She said emphatically, "If you have a young man who doesn't have a good father role model it is difficult to raise boys. If the mother is training a child in the way he should go and the father does not have the child's best interest at heart and works against what the mother is teaching, then child does not need to visit the father at all. I found out too late that my son's father was working against my training. I was hurt and it brought me to tears to know this. Boys need the love of their fathers, it shows them something."
Her eyes lowered and you could see the glistening begin again.
She could only smile when talking about her son and his longtime girlfriend, Miranda "Goo" Garza, who had been murdered on the same day. She was feisty she said. I know she fought to the end. She truly loved my son and he loved her. They would separate for very short periods of times, maybe hours, but before he could settle someplace else, he was back in her arms.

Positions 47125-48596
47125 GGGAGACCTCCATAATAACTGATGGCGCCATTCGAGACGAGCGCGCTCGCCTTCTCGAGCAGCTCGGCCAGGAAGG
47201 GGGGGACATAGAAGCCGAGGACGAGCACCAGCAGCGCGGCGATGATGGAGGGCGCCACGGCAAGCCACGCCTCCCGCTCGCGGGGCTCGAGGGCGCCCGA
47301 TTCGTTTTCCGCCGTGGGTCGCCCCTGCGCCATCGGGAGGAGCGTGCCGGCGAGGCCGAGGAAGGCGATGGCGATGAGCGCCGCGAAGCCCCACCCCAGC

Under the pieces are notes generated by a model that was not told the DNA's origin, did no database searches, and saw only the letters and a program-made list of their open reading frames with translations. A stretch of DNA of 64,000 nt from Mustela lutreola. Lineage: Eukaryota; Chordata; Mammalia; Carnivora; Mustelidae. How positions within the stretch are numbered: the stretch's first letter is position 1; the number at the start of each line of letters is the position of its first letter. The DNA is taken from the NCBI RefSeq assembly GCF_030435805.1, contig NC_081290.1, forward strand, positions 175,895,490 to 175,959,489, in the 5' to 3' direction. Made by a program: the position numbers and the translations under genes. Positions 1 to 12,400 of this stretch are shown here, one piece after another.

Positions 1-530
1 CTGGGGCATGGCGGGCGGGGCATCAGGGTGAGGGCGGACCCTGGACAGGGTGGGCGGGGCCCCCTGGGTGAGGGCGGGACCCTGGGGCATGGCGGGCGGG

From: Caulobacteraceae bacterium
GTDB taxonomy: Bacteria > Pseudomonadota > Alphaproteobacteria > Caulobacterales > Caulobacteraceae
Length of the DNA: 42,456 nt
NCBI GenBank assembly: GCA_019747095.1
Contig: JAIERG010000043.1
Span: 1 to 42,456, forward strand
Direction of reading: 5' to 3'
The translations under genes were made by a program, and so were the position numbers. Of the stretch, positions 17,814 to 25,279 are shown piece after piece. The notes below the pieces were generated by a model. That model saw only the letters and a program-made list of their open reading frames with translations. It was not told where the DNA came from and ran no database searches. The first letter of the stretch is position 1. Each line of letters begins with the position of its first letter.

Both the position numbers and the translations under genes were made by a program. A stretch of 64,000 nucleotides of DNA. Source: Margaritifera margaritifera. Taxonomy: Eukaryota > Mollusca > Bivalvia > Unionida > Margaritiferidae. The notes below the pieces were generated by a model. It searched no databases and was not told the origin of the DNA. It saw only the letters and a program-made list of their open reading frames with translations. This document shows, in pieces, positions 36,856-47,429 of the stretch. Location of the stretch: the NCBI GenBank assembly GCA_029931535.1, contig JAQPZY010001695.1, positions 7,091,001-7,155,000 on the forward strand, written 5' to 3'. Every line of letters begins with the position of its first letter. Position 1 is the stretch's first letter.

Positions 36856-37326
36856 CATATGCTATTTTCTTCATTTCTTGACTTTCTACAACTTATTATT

As I listened I understood the impact that the crime had on her and her family. Crime doesn't only affect the person who was killed it touches everyone that was related to that person. My job was to help her facilitate expressing her concern in an article. However, I really began to feel queasy as she told me about how and where Miranda and Jay were shot.
Some parts of the interview were more difficult. When she told me about arriving to the hospital that her son was taken to, I could see the pain as she fought re-experiencing a surge of adrenaline.